I would say that Tony Millionaire (“Maakies”) and R. Crumb (Zap!, Mr. Natural, Genesis, the list goes on) are two people whose style really took ahold of me during my late high school/early college life. When I started buying more comics and graphic novels and junk.
As a kid, however, cartoons more than comics took hold of my artistic development. Old Looney Toons, Rocko’s Modern Life, Ren and Stimpy, Powerpuff Girls, old MGM cartoons, Anything on Cartoon Network in the late 90’s/early 00’s… That’s the stuff that really got me into making a comic, ‘cuz I didn’t know how to make a cartoon!
And really, a lot of different artists influenced my style in one small way or another. I can’t really say there was one or two big ones. Even Jim Davis took hold of my brain stem as a kid and taught me how to draw one eye overlapped on another eye, and half lidded and welp it’s a cat. THE MAGIC OF CARTOONING!! POOF!!!!!
What’s the weirdest thing you’ve ever been asked to draw?
Oh my goodness. These two girls were walking by my table once at Megacon in Orlando, FL, and they were carrying their dolls with them. We’re talking one-foot-high dolls that looked like big anime characters — very similar to these.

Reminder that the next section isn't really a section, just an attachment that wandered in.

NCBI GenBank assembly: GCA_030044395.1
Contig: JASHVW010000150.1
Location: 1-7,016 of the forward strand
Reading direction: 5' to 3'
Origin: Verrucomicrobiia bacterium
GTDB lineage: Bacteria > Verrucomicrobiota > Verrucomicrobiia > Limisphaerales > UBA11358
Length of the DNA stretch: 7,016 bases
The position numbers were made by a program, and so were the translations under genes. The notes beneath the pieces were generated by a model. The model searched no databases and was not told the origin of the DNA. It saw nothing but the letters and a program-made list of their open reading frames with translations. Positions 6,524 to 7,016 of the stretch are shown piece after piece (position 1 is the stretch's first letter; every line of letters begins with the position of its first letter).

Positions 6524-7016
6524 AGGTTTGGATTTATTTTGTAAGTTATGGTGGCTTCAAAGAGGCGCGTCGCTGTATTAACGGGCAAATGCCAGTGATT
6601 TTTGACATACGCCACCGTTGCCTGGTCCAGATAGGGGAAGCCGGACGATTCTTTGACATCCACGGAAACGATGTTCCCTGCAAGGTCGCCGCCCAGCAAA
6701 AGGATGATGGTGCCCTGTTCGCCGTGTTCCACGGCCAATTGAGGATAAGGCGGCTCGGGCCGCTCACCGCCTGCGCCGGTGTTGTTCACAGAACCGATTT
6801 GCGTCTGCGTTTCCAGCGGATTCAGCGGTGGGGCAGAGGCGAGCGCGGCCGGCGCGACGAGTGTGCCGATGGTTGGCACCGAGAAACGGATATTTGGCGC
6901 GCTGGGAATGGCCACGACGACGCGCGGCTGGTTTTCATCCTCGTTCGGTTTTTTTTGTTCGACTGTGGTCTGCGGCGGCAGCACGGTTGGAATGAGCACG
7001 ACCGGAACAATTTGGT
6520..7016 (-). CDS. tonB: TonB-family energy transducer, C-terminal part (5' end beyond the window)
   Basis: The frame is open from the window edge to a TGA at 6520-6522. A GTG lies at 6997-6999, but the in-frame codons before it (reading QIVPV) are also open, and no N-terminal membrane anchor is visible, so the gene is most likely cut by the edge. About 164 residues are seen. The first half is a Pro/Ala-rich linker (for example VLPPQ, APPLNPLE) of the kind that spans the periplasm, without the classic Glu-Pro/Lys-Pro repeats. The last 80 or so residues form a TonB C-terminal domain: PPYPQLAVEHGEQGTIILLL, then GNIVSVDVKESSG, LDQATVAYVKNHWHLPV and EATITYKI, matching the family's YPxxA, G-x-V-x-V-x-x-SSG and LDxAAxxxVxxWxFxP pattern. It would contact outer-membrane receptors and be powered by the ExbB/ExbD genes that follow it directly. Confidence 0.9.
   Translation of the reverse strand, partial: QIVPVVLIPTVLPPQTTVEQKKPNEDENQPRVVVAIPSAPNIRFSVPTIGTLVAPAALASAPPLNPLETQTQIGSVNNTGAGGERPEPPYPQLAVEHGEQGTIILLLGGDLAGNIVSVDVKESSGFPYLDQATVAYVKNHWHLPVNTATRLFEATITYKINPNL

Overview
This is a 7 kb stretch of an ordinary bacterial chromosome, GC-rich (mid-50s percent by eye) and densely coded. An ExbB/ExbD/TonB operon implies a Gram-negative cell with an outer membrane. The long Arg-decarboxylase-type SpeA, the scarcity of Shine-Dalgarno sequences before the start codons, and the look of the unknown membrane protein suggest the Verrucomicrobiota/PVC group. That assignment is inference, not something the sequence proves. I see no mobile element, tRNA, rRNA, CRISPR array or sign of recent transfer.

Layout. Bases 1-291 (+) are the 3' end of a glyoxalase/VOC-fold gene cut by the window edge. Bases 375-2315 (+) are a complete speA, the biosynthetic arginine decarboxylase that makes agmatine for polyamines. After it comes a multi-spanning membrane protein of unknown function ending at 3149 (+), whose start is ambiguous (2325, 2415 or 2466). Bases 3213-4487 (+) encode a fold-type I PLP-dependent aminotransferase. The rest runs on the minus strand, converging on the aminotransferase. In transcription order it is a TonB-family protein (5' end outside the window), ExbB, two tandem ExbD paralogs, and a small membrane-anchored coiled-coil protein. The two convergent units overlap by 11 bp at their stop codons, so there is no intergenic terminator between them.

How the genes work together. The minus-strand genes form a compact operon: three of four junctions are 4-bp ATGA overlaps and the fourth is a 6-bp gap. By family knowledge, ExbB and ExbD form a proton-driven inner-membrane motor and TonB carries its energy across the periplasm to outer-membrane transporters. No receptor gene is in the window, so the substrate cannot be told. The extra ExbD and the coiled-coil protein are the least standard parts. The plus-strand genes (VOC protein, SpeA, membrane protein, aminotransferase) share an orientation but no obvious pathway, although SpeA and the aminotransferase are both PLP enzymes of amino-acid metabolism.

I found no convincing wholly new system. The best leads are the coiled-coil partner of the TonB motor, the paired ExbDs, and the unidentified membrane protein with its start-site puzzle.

I asked them if they wanted a free sketch or something, and they said “hey, draw our creepy, more-lifelike-than-they-should-be anime dolls!”
And then they started talking about them like they were real and had lives to live and were being naughty, etc. It just made drawing them more uncomfortable. Like you were drawing someone’s baby, but it was a one-foot-high anime doll.
Now imagine two 17-18 year old girls treating them like real people. And you watching them, already verbally obliged to draw the dolls. That was by far the weirdest/most uncomfortable.